Police authorities intercepted two shuttle vans transporting 134 master cases of contraband cigarettes, culminating in the apprehension of four individuals Wednesday afternoon at a checkpoint set up along the national highway in Brgy. Inagawan in Puerto Princesa City.

The apprehended individuals were identified as Calino Hapon Hamid and Rajik Jamion HJ Tahil, both drivers, Tansoy Oda Khu Mohammad Butuan, and Lemuel Bacling Agustin, all residents of Brgy. Rio Tuba, Bataraza, in southern Palawan.

The City Police Station 2 (PS2) and the City Mobile Force Company (CMFC) set up a roadblock and seized the smuggled cigarettes, worth an estimated P16 million. The confiscated brands are Fort, New Berlin, and Souvenir.

Currently, they are coordinating with the Bureau of Customs (BOC) to dispose of the seized items properly.

Earlier this month, PS2 personnel also arrested two individuals for smuggling 107 cartons of untaxed cigarettes worth an estimated P4.2 million.

Abdul Malik Mahajuddin Jayari, 27, the driver of the shuttle van transporting the smuggled tobacco products, and Gulam Mohammad Butungan, 32, both of Bataraza, were apprehended on April 2 in Brgy. Luzviminda, also in Puerto Princesa City.

The suspects informed investigators that the illicit cigarettes were destined for the city and municipalities in northern Palawan.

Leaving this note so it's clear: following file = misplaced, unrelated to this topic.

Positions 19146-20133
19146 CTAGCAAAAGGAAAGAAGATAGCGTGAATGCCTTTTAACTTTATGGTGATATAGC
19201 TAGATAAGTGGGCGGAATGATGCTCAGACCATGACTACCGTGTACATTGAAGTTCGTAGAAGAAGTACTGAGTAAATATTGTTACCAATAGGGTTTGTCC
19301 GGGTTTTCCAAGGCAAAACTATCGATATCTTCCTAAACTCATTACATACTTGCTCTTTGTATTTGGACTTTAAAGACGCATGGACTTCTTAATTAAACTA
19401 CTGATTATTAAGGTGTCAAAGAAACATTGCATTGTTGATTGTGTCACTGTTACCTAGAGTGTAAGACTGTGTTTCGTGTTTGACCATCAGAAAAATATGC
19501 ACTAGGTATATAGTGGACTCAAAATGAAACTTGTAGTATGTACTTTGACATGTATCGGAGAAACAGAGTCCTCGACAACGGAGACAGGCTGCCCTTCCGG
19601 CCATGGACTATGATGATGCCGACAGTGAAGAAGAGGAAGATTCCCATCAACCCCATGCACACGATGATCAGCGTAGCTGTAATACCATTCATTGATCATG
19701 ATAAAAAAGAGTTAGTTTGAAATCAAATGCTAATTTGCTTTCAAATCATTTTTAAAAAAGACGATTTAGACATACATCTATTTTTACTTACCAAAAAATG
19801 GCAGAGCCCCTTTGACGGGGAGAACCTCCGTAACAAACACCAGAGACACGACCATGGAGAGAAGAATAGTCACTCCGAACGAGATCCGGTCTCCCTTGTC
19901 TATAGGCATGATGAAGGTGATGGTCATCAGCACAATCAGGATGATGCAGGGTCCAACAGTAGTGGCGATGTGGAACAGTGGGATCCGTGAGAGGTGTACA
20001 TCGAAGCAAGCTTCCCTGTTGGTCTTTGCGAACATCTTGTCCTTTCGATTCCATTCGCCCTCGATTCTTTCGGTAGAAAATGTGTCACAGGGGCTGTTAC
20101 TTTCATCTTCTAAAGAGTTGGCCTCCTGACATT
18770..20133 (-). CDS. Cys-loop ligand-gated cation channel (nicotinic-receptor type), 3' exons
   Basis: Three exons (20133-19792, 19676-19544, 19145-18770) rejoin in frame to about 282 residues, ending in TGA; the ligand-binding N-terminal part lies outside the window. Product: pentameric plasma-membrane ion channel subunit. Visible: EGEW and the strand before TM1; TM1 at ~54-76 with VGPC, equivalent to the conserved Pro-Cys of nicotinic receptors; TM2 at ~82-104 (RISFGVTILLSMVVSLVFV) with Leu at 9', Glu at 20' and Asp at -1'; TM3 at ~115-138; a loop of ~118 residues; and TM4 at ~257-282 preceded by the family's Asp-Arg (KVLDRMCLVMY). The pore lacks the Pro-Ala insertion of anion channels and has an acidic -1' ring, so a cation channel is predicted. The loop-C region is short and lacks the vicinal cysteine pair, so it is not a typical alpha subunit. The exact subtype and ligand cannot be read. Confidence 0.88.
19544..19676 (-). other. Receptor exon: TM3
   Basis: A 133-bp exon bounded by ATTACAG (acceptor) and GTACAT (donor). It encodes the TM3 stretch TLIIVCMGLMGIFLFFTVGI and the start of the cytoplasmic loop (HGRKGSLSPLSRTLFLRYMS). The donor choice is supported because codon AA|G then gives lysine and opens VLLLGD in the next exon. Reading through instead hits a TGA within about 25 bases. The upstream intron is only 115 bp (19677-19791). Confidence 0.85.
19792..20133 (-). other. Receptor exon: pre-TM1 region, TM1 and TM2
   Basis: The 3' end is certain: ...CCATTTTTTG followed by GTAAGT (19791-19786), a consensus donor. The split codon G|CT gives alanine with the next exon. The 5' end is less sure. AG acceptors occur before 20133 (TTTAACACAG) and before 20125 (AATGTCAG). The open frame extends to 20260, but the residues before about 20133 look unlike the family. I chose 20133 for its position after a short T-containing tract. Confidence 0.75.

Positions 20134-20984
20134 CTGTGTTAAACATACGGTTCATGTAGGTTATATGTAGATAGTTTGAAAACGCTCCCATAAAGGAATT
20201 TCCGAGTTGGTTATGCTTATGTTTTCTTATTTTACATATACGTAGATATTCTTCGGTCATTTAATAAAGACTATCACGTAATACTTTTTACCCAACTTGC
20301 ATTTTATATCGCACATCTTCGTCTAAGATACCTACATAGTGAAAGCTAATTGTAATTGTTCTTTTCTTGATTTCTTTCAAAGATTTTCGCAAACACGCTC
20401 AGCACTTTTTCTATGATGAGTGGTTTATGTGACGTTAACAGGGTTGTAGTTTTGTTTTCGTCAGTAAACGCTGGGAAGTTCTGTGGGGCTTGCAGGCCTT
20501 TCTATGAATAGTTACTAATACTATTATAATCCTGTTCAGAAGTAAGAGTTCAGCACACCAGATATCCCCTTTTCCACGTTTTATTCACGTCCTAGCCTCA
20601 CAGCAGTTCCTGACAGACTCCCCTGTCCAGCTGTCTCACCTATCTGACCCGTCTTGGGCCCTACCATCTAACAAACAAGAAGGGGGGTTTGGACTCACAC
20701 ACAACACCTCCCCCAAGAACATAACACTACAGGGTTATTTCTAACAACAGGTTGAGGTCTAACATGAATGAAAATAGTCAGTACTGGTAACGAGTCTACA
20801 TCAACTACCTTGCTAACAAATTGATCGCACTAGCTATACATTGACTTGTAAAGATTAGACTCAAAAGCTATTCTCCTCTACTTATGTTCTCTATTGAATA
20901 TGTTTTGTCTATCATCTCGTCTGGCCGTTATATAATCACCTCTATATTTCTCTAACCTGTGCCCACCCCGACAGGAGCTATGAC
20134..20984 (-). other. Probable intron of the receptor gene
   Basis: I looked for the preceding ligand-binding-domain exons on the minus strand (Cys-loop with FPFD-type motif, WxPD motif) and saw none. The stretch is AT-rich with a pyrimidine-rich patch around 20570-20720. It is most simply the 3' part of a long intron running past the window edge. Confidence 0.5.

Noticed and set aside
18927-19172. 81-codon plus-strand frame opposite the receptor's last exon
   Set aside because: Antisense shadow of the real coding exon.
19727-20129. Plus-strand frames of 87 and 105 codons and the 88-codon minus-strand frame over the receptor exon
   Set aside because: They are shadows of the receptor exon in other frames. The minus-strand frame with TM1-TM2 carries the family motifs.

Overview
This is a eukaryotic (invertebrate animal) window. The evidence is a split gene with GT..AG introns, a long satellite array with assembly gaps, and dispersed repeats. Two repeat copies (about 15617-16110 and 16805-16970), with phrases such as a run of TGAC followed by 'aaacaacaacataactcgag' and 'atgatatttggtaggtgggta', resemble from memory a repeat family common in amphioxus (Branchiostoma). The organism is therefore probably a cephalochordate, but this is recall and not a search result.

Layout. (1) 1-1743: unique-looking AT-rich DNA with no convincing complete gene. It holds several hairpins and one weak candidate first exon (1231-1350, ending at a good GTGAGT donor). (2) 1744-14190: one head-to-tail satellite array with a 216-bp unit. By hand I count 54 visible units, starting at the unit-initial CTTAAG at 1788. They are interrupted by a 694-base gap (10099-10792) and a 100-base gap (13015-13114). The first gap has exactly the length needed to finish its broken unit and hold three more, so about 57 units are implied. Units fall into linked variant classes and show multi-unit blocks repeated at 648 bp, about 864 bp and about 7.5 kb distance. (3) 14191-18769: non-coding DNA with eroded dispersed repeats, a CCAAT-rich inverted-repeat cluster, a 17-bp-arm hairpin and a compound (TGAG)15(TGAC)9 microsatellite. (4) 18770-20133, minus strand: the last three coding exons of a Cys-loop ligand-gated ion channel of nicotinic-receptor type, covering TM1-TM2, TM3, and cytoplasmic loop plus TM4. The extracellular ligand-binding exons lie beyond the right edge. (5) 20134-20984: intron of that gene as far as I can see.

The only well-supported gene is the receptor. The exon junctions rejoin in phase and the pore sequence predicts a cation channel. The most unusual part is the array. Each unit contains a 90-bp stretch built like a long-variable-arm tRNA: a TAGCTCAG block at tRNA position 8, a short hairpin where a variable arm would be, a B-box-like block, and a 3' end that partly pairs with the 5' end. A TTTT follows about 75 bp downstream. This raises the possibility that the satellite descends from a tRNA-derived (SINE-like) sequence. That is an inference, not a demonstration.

Cigarette smuggling in Palawan has been a persistent problem for many years. Due to its proximity to Malaysia and Indonesia, it has become a strategic location for smugglers to bring in contraband cigarettes, which are often sold at lower prices compared to those legally imported or locally produced.

They are rampant in Bataraza, Brooke’s Point, Sofronio Espanola, Rizal, Quezon, Narra, Puerto Princesa, Roxas, San Vicente, and Taytay, as well as in the islands of Cuyo and Linapacan.

The smugglers often use small boats or vans to transport them, which are then distributed to retailers across the province. Smuggled cigarettes in municipalities are often sold in public markets, sari-sari stores, and other small retail outlets.

The government, particularly the BOC, has been tasked to combat cigarette smuggling in the province through the implementation of various measures.

These include the strengthening of checkpoints and border patrols and the conduct of intelligence gathering and investigations to identify and apprehend smugglers.

Despite these efforts, cigarette smuggling still persists, as smugglers continue to find ways to evade detection and enforcement.